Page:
Genetic Makeup of Colon Cancer Tumors Varies among Whites, Blacks, Asians
Colon cancer is the third most commonly diagnosed cancer and the second leading cause of cancer death in the United States. According to a recent study from Mayo Clinic researchers, the rate of survival for patients with stage III colon cancer varies with race. Strikingly, these racial disparities in survival persist despite uniform stage and treatment. The Mayo Clinic study analyzed data from more than 3 ,000 patients from a phase III trial, which included Asians, blacks, and whites. The results, published in the Journal of the National Cancer Institute, further reveal that the genetic makeup of colon tumors, and their frequency of mutation, also varies among races.
For the study, two cancer genes were analyzed, BRAF and KRAS, which have been associated with poor survival outcomes. BRAF mutation frequency in tumors from whites (13.9%) was twice that of tumors from Asians or blacks, while KRAS mutation rates were highest in tumors from blacks (44.1%). And BRAF/KRAS wild-type tumors were most common among Asians (66.7%).
Also, black patients younger than age 50 had shorter disease-free survival (DFS), compared with whites or Asians of any age. DFS is a composite endpoint of colon cancer recurrence or death from any cause.
“These findings put the issue more prominently on the radar of investigators that colon cancer biology may contribute to race-based disparities in survival,” says the study’s co-lead author Harry Yoon, M.D., an assistant professor of oncology at Mayo Clinic.
Plenty of literature has already examined social and economic factors as potential reasons for this disparity—late-stage diagnosis and decreased access to care, for example. “However, those factors are unlikely to adequately explain the study’s results,” says Dr. Yoon. “Because every patient analyzed was enrolled in the trial and therefore received very similar treatment and follow-up and had the same stage.”
A key finding of the study was that colon cancers among blacks under age 50 have more than double the risk of recurrence than whites. Almost half of younger black patients had colon cancer recurrence within five years, compared with 22 to 35 percent of white and Asian patients of any age.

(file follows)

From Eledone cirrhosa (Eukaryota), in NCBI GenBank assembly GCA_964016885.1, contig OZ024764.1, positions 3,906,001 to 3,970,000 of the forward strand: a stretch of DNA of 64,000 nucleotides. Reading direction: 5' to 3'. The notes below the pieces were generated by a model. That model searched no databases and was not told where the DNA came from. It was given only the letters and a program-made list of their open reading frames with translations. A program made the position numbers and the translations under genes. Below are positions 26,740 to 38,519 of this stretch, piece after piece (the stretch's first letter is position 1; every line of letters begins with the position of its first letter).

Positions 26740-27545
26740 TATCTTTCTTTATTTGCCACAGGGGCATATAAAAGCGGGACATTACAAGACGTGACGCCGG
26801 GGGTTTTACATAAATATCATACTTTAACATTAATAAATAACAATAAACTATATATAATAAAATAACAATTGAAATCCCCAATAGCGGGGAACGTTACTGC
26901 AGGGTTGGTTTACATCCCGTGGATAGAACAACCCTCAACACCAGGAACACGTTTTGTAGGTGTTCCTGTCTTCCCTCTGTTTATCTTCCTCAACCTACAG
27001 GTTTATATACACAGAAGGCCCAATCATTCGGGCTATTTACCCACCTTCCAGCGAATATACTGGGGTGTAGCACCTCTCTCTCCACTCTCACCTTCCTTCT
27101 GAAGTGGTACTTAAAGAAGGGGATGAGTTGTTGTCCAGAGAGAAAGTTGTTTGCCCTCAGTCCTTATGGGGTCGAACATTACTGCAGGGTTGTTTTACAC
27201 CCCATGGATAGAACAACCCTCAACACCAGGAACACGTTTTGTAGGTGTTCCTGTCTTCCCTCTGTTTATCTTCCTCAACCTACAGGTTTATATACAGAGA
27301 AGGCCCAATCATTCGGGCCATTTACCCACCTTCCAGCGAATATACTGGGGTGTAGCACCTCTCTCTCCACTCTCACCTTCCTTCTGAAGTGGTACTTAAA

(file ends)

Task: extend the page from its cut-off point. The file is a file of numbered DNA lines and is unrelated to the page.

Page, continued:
“The high recurrence rate in young black patients is what’s driving the unfavorable DFS,” says Dr. Yoon. “I’m not aware of other data revealing that young black patients with stage III colon cancer, treated with modern chemotherapy, have a higher recurrence rate. It’s a major novelty of our study.”
Researchers adjusted for a number of potential confounders of this disparity, such as tumor grade; the degree of lymph node involvement; depth of tumor invasion; body-mass index; location of the tumor within the colon; history of smoking, obesity, or anomalies in mismatch repair genes; as well as BRAF/KRAS mutation status.
“The higher KRAS rate among black patients doesn’t adequately explain the survival disparities because young black patients still had the worst survival rate after we adjusted for KRAS and BRAF mutation status,” says Dr. Yoon.
It’s still too early for doctors to change the way they treat these patients, according to Dr. Yoon. More studies are needed to examine potential biological drivers of these differences more closely.
“We’re going to need to do some genetic profiling of the cancers,” says Frank Sinicrope, M.D., co-lead author of the study and professor of medicine and oncology at Mayo, “whereby we look at hundreds of thousands of genes and see if we can identify the genetic signatures, or profiles, that can distinguish the cancers by race. The main challenge will be interpretation of the data and trying to extract something meaningful from the results.”